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Big banks are on top again. About a fortnight ago, the industry won a major victory after the Commodity Futures Trading Commission agreed to soften standards for derivatives trading for banks.
The rules as envisioned earlier required that asset managers contact a minimum of five banks when determining a price for a derivatives contract. But now the commission has agreed to lower the number of banks required to two.
This number will increase to three by 2014, but many market watchers believe that even this number would be too low. Then there is the skepticism about rules expected in the future never coming into effect.
The market for derivatives is worth nearly $700 trillion. A group of five banks account for nearly all, in fact in excess of 90%, of derivatives contracts: JPMorgan Chase & Co. (JPM - Analyst Report), The Goldman Sachs Group, Inc. (GS - Analyst Report), Bank of America Corporation (BAC - Analyst Report), Citigroup, Inc. (C - Analyst Report) and Morgan Stanley (MS - Analyst Report).
The original regulations were part of the reforms required by the Dodd-Frank legislation. The intent was to increase transparency and competition in the derivatives market. It is widely believed that the dominance of a few large players was one of the major reasons of the 2008 crisis. The Dodd-Frank legislation outlines a system where derivatives will be traded on “swap execution facilities” which will be similar to equity and futures exchanges.
Additionally, the original set of rules required trading to be conducted on open electronic platforms. But the final rules allow much of the discussion over prices of derivatives to be conducted over the phone. This will make it even tougher to monitor these negotiations.
Many market watchers believe that the new set of regulations has returned the system to conditions which existed just before the crisis. But this may not be entirely true.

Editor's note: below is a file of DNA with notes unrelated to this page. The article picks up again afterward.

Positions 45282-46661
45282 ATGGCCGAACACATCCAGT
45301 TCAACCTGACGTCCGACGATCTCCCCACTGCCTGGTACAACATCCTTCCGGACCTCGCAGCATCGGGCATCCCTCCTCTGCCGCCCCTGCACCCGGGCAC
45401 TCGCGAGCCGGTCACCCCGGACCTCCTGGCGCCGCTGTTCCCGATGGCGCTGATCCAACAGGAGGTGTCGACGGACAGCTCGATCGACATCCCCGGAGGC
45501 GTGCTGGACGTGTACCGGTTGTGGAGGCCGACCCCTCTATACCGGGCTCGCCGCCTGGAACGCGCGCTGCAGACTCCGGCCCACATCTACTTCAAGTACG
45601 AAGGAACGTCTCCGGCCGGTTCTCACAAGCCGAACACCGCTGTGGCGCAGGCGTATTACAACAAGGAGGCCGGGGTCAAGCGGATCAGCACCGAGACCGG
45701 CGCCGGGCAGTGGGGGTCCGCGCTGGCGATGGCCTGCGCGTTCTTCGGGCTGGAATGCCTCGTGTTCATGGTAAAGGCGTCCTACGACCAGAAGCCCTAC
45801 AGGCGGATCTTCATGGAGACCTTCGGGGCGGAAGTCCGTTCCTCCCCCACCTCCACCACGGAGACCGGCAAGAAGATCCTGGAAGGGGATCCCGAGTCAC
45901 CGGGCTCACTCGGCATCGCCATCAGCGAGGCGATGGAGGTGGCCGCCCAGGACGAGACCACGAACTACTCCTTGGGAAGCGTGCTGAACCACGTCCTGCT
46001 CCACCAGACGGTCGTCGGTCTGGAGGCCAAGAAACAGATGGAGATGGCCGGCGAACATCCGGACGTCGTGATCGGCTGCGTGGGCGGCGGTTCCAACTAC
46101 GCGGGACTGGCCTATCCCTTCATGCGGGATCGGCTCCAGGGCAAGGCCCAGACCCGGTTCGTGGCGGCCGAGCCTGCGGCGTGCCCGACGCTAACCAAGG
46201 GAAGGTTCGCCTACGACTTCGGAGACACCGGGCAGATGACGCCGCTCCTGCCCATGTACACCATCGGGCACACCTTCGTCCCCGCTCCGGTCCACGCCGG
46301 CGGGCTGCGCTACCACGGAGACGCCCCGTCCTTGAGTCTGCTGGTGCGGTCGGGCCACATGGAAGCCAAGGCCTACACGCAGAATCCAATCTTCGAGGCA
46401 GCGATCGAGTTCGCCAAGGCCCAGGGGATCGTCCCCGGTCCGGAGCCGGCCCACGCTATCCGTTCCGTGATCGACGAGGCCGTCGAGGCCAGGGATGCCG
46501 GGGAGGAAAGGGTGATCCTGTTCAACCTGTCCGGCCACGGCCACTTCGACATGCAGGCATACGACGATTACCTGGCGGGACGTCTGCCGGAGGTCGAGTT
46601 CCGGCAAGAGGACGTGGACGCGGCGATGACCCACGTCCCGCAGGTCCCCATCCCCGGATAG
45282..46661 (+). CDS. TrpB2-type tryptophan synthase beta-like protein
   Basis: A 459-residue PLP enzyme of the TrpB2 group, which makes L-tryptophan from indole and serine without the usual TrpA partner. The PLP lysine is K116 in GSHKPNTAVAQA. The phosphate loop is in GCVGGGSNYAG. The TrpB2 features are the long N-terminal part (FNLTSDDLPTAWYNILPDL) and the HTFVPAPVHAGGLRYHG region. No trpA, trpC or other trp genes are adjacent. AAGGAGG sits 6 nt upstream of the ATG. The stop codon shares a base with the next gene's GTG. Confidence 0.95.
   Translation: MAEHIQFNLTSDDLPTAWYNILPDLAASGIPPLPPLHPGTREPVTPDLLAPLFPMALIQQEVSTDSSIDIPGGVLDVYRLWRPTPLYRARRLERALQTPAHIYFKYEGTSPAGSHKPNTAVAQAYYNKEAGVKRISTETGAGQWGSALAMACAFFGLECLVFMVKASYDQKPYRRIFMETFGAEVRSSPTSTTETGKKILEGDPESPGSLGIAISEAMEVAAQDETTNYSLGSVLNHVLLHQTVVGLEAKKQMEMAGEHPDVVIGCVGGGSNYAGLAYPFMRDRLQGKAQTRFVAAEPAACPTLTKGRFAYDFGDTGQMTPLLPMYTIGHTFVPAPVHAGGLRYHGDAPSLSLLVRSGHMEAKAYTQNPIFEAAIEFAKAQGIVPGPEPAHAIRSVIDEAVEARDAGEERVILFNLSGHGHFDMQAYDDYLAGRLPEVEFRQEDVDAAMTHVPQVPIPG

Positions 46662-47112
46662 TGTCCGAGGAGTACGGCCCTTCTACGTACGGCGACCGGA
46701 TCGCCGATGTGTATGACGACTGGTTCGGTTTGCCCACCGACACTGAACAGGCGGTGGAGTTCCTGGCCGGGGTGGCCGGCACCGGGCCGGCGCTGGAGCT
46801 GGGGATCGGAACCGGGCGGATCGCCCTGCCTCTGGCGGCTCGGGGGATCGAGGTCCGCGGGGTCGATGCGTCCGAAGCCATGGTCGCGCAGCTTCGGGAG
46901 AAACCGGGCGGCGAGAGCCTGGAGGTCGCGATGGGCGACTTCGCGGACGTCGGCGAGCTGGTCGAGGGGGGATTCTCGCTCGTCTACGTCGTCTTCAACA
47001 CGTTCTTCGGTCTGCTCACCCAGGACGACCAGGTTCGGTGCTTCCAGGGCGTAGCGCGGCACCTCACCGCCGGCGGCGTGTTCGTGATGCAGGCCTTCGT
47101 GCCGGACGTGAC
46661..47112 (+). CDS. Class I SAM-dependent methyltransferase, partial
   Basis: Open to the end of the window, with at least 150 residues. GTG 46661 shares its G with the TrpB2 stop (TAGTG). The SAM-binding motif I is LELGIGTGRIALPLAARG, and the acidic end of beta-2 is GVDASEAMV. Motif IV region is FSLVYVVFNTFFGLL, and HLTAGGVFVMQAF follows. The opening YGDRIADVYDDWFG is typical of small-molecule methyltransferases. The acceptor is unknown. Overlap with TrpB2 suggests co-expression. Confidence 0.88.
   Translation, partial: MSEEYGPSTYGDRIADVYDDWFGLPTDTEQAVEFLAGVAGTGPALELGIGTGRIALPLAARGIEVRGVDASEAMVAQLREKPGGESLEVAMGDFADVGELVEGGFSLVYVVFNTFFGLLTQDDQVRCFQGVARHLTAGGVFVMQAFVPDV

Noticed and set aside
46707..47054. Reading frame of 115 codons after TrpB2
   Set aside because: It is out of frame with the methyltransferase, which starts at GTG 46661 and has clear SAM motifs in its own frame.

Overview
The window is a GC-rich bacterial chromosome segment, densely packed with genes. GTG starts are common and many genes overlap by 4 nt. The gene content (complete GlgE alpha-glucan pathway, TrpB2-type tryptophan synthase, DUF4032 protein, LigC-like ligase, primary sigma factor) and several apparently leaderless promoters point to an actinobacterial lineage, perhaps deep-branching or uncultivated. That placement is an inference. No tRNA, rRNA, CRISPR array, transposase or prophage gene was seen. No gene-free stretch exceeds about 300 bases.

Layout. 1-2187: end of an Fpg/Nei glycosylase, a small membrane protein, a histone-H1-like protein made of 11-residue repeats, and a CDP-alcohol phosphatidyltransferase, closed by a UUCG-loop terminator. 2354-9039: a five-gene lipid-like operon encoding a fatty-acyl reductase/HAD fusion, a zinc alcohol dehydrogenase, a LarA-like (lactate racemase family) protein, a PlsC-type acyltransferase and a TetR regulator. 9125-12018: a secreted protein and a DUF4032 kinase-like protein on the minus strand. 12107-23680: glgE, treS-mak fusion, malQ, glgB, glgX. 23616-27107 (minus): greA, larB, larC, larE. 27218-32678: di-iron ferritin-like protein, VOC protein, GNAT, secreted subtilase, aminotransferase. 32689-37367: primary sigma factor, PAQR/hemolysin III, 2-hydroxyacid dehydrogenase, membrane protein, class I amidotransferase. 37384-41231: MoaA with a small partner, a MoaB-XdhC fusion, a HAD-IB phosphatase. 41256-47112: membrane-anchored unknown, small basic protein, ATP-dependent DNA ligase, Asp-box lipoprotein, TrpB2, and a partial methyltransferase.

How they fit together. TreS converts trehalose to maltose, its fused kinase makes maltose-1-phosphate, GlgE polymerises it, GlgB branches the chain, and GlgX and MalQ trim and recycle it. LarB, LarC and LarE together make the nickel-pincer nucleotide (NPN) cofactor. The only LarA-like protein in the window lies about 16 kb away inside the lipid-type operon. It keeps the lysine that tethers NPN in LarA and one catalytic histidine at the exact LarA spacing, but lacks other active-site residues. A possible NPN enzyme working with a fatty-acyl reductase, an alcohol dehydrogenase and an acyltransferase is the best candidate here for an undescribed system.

The deal is an outcome of fierce negotiations within the commission which consists of five members. The chairman of the commission, Gary Gensler, was in favor of a more stringent set of rules. But in the absence of a third vote, he had to give in to opposing members and Mark Wetjen, who, though a fellow Democrat, is batting on behalf of the big banks.
Wetjen was of the view that the need to consult five banks was arbitrary. While supporting the two-bank requirement, he said this would not prevent asset managers from asking for additional quotes. In fact, other regulatory bodies have posed far easier standards for derivatives markets.
Gensler, for his part, has argued that despite the relaxation in regulations, derivatives will have to be traded on regulated platforms of the like where stocks are traded. Additionally, other regulations will come into force which will make substantial portions of derivatives subject to regulatory scrutiny.
The only issue here is that Gensler is scheduled to depart from the commission later this year. And the White House has provided no indications that it will provide him with another term.
Some officials are of the view that the next incumbent may also be able to complete the pro-reform Gensler’s agenda. Also, Gensler has announced June 30 as the deadline for finishing the process he has started.
But Wetjen believes that his efforts were directed at providing the markets with increased flexibility. This would also mean there would be greater freedom to market participants.
However, Wetjen has his critics, who are not in favor of easier regulations, saying they work against the transparency and increased competition which the Dodd-Frank legislation had envisaged. The jury is out on whether Gensler will be able to complete his agenda. In that case, the reforms put forth by Dodd-Frank will remain far from complete.